The pilot PO JA Joseph J23027 was slightly injured

2nd Pilot FSgt KL Brown R122924 slight injury First Navigator WO1 LR Travis R91892 slightly injured

Second Navigator PO JL Jones 27441 had serious burns

1st WAG FO RB Shirra J13152 serious burns

2nd WAG Sgt HAS Rawlinson R140236 uninjured

WM SGT EA Kershsaw R72192 slightly injured

1st FE Sgt JA Cowman R75569 killed

2nd FE LAC WJ Johnston R118425 serious burns.

The cause of the crash was assessed as pilot error because of an inability through the lack of experience on the type of aircraft, the pilot was unable to control the aircraft during the turn and was obliged to straighten out. He then realized the presence of hills ahead and attempted to clear them by climbing but was unable to. It would have been advisable to have landed straight ahead when he encountered the fog or to have climbed to 2,000’ and then proceeded to sea rather than attempting a turn at low altitude in a narrow channel with a heavily laden aircraft.

Dedication of Canso 9789

July 6th 2013 was a beautifully clear, sunny day. Shearwater Resort’s crew boats and others brought in people from the outlying Central Coast villages. A charter aircraft brought forty family members and dignitaries from Vancouver, and a Buffalo from 442 Squadron brought in 888 Wing and 101 Squadron members and their CO Lieutenant-Colonel Todd Sharp, who spoke at the ceremony. In total, nearly 400 people showed up. The dedication of the War Memorial started at 1100 and took two hours. The Warriors pole and the Cenotaph were dedicated first, then a memorial service was held for those who served and those that lost their life serving which included the crews from Canso 9789 and “BC Star”. The RCMP and the Colour Party were warm by the time it was over as were the seventeen Chiefs in ceremonial regalia. 101 Squadron’s piper and bugler added to the solemnity of the occasion, as did the Chiefs welcoming dance and the defenders dance at the Pole dedication. The CO of 442 Squadron spoke of how the military has evolved and how it is still here to help residents of the Central coast. Two of the sons of the First CO of 9 BR Squadron Commander S/L Fred Carpenter spoke about their father’s experiences. A very fitting tribute to those who served at RCAF Stn Bella Bella and the First Nations members who served in Canada’s wars. Then the RCAFA and RCMP members retired for a debrief and some refreshments.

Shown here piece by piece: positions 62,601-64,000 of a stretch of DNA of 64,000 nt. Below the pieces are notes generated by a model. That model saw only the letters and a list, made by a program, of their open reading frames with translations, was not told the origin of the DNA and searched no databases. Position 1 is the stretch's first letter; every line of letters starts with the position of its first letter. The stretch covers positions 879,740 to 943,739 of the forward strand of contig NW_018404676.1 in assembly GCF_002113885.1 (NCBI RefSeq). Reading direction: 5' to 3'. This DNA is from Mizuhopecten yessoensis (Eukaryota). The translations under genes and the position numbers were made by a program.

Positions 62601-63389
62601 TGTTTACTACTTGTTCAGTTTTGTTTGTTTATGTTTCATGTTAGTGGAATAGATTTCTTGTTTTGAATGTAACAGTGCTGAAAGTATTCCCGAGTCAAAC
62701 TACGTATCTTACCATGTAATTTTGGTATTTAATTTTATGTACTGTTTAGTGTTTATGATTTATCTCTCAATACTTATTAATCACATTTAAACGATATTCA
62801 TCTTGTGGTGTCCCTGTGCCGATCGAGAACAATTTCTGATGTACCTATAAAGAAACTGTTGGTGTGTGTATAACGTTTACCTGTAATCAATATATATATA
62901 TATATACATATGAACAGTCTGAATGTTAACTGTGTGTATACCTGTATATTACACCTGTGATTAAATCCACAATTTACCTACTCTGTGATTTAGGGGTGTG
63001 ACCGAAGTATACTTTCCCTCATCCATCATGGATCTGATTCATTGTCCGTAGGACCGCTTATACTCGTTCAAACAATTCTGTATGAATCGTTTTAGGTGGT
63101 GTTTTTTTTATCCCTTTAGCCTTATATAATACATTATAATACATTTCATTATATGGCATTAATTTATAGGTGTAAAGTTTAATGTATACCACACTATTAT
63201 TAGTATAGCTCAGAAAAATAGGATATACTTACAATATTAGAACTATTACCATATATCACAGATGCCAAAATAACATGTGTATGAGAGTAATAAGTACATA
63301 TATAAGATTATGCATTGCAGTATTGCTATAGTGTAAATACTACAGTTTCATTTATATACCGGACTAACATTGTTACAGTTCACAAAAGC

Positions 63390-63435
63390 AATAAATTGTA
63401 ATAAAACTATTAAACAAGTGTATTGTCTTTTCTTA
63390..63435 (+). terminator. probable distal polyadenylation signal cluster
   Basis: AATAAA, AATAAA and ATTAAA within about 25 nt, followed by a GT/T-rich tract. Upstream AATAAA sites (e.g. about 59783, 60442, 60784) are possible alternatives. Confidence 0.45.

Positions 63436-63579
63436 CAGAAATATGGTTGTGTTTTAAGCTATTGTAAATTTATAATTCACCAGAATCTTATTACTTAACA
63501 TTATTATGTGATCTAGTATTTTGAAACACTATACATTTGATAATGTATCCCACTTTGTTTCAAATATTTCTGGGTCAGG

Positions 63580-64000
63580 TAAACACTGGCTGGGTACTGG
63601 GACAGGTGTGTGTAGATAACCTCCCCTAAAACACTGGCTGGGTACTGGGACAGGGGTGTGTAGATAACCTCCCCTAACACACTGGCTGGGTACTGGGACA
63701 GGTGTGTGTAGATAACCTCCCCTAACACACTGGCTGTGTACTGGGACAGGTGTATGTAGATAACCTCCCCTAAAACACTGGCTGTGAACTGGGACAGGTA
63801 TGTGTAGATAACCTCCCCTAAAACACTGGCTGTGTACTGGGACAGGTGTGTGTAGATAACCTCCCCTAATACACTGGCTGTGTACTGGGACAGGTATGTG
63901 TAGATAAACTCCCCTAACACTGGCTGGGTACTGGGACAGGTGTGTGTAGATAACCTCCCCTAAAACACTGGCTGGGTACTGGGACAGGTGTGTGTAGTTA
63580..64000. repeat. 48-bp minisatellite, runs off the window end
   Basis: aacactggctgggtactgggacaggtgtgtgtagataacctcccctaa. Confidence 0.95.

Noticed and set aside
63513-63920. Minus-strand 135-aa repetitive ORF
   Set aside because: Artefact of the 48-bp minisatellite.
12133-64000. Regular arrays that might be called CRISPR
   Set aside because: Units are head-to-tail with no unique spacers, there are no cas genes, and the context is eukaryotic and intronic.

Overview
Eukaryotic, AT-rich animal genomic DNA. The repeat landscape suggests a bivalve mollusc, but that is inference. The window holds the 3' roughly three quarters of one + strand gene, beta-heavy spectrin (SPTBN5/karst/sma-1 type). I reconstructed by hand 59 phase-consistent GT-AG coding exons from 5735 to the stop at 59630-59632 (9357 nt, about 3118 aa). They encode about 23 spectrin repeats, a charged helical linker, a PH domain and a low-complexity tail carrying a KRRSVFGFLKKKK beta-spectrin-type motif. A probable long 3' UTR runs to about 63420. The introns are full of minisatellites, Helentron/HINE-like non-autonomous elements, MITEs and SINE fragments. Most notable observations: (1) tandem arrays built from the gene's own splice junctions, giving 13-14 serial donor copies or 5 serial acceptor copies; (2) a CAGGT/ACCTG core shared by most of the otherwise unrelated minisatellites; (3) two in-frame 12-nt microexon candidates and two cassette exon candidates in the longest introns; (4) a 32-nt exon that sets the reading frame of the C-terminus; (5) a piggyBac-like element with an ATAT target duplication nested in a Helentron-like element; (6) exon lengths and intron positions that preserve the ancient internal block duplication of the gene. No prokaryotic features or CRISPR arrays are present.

(The full dedication ceremony and a slideshow can be found here.)

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 Crash Location

52° 7’49.45″N   128° 6’28.96″W

 Cairn Location

52° 8’51.04″N   128° 5’22.16″W